Over the many years, humans have been exploring what is in and around our solar system. We have sent many spacecrafts out to relay data back to us that has been used to piece together a better idea of our home.
Researchers know that Earth is the third planet furthest from the sun, and they know that Earth is the sixth planet from the edge of the solar system, or more accurately referred to as the outer heliosphere. The solar system's edge is defined by locating the region of space where the sun's charged solar particles are "deflected" by interstellar radiation present in the vacant space behind the edge. This border is defined as the heliosphere.
Researchers used data from the Interstellar Boundary Explorer (IBEX) that NASA launched in 2008 to create a new 3D map that shows the size of the heliosphere in relation to the sun and our solar system. Below is an image, and as you can see, the sun is located in the middle. On the right-hand side of the image is Voyager 1 and 2, two satellites now in interstellar space where there is abundant interstellar radiation. To the left of the image is the heliosphere, and as you would have probably already noticed, the heliosphere isn't symmetrical. This is due to how the sun is moving throughout the Milky Way.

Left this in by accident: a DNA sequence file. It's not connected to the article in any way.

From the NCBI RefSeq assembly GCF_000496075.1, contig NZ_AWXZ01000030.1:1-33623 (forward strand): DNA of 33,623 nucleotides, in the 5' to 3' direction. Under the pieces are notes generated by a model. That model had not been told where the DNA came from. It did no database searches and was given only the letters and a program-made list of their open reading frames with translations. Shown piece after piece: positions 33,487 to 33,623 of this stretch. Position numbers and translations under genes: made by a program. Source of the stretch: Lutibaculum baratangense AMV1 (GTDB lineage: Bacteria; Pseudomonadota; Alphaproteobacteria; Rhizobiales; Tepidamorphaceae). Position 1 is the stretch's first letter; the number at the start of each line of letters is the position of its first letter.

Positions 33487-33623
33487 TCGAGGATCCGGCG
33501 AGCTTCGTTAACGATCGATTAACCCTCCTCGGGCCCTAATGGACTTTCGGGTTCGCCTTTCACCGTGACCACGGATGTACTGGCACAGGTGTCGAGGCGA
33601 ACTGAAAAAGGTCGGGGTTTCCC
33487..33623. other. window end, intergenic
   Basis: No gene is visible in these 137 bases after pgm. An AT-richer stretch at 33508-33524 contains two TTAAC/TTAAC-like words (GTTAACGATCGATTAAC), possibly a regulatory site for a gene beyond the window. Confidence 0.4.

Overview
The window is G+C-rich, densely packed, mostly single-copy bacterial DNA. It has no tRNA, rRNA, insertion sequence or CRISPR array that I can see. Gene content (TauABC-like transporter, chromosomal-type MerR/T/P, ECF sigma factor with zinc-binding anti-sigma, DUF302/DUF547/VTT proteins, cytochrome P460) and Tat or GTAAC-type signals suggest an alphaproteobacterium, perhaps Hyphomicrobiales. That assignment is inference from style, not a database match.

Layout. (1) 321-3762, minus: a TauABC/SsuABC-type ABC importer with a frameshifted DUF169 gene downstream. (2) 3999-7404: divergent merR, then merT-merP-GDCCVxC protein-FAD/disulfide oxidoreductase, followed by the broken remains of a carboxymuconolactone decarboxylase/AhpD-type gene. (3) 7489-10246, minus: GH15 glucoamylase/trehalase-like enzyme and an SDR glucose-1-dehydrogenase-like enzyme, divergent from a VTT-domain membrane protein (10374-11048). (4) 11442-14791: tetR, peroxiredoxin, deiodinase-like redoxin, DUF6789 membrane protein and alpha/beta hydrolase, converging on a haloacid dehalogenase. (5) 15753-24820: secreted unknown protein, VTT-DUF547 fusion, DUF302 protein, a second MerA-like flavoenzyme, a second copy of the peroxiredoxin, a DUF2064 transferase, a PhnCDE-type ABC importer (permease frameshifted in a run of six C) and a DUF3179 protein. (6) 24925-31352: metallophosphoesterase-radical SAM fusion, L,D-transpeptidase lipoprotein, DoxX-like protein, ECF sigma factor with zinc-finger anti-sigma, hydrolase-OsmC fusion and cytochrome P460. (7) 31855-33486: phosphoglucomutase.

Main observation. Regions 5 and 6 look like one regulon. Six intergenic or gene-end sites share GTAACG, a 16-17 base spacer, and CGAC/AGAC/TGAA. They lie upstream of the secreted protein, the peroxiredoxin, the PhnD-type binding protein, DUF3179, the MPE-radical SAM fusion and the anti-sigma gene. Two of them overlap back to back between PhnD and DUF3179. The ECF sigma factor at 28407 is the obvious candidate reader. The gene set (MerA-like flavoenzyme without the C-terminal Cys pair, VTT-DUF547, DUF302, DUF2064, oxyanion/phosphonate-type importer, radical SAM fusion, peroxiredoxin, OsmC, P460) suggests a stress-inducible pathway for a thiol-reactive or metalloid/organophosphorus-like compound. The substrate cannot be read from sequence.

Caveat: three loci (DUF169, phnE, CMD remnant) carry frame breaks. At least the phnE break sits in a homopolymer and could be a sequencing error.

Dan Reisenfeld, a space science researcher at Los Alamos National Laboratory in New Mexico and lead author on the study, said, "There's a lot of plasma [charged particles] in the interstellar medium, and... the inner heliosphere, which is pretty round, is an obstacle in this stream of plasma which is flowing past it. It has the same effect as water going around a rock in a stream."
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